17 April 2014

Joining an Inn

What is their purpose?

What do they provide?

When should you become an Inn member?

Making your Inn choice

Qualifying units

Advocacy training

 

What is their purpose?

The Inns alone have the power to call a student to the Bar. Only those called to the Bar are able to exercise rights of audience in the superior courts of England and Wales as barristers.

What do they provide?

The Inns are principally non-academic societies which provide collegiate and educational activities and support for barristers and student barristers. They all provide the use of a library, lunching and dining facilities, common rooms and gardens.

They also provide a number of grants and scholarships for the various stages on the way to becoming a barrister. Please contact your Inn for details of the closing date for CPE scholarships. Closing date for BPTC scholarships is the first Friday in November for the BPTC in the following academic year.

As well as awards and scholarships, the Inns are able to offer advice to their student members, for example, assistance with completing CVs and application forms for the BPTC and for pupillage. Mock interviews are also available, as are the arrangement of marshalling schemes. Check with the student officers of the Inns for details.

When should you become an Inn member?

Admission to an Inn is required before registration on the Bar Professional Training Course, although many undergraduates join before this stage in order to participate in activities, use the library, or start their qualifying sessions. Students are reminded that they must join an Inn by 31st May of the year their Bar Professional Training Course is due to commence. Students are stongly warned that if there is likely to be a problem with your application to an Inn, please ensure that you apply as early as possible as this may mean that you cannot start a course if your membership is not confirmed in time for enrolment.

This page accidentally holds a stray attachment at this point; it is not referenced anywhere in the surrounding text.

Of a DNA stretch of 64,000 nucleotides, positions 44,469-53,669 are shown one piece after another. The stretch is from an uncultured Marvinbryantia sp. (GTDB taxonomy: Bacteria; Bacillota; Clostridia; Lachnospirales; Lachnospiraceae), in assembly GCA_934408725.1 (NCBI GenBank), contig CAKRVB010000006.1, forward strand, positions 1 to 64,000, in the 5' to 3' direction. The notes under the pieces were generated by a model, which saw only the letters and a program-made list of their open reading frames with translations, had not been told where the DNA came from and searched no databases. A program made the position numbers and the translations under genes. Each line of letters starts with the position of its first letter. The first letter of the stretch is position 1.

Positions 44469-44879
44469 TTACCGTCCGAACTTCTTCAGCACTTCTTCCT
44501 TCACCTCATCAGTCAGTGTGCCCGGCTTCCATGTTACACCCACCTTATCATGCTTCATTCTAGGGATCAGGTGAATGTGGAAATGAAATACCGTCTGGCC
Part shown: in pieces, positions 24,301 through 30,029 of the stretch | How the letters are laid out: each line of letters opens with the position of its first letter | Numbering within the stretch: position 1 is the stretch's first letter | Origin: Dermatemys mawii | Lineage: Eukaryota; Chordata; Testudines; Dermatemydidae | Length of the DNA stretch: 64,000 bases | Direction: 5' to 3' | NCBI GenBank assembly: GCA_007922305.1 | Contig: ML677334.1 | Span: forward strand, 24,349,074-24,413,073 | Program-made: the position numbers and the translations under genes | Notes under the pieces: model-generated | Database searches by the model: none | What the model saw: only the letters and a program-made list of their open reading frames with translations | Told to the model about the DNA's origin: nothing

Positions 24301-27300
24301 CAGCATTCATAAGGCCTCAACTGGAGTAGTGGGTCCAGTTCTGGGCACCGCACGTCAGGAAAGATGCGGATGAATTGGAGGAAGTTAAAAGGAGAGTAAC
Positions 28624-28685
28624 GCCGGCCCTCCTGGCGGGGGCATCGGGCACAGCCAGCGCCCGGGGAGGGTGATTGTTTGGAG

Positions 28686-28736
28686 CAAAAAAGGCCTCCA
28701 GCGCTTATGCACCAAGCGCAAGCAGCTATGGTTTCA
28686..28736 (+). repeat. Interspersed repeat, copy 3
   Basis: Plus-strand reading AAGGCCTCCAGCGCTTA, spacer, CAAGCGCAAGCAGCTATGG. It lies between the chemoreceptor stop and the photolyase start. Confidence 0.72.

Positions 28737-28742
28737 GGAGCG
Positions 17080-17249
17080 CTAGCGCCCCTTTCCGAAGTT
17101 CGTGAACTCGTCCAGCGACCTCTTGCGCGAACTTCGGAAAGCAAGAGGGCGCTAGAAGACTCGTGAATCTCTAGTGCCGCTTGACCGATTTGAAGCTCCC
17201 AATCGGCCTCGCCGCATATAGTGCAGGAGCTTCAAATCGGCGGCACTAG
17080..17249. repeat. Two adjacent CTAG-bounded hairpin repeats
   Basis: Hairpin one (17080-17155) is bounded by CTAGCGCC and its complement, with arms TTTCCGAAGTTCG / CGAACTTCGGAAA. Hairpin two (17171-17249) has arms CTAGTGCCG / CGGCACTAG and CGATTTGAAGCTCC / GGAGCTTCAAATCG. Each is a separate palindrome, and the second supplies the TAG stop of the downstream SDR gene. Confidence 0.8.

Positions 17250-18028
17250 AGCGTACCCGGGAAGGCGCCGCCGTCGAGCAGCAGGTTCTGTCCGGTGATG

Making your Inn choice

A student's choice of Inn does not affect the area of law in which they wish to practise or their choice of pupillage or tenancy. It is usually a matter of personal choice - we suggest that you visit the Inns and talk to current members and to the student officers to help you make the decision on which Inn to join.

Qualifying units

Students are required to complete 12 qualifying units in order to be called to the Bar. These units, also known as qualifying sessions can be defined as "educational and collegiate activities arranged by or on behalf of the Inn(s)" for the purpose of preparing junior barristers for practice. These sessions used to be known as 'dining sessions', traditionally focused on dining with senior practitioners, which also provided networking opportunities and sharing of best practice. It is more common now for these sessions to have relevant talks and training workshops.

Qualifying sessions can be achieved through a number of different ways:

Attendance at weekends either in the Inn or at a residential centre such as Cumberland Lodge.

Education Days (primarily for out of London students).

Education Dinners (with lectures or talks).

Domus Dinners (when students and seniors dine together).

Social Dinners (such as Grand Night or student guest nights or dinners at the providers).

The weekends count as 3 units, the days count as 2 units and dinners and Call Night count as 1 unit.

BPTC Students are reminded that qualifying session dinners are held both in London and in the provinces, as are various guest lectures throughout the year.

London students starting the BPTC are invited to attend the Introductory Party for London Students (held by all four Inns jointly). The introductory weekends for out of London students take place on different dates, check with your Inn.

These all count towards your qualifying units. See the Inns' websites for full details and to book places. Details of other events which can count as qualifying units are also available from their websites.

Advocacy training

Each Inn also runs advocacy training courses for their pupils. These vary in format and length and combine advocacy training with lecturers on particular areas of law or forensic skills.

Additionally, each Inn has student societies and supports involvement in debating activities which range from internal events to inter-Inn, national and international competitions. The students organise their own social events through their Inns' student association and some Inns also support sporting societies.

Some of these training sessions count as qualifying units.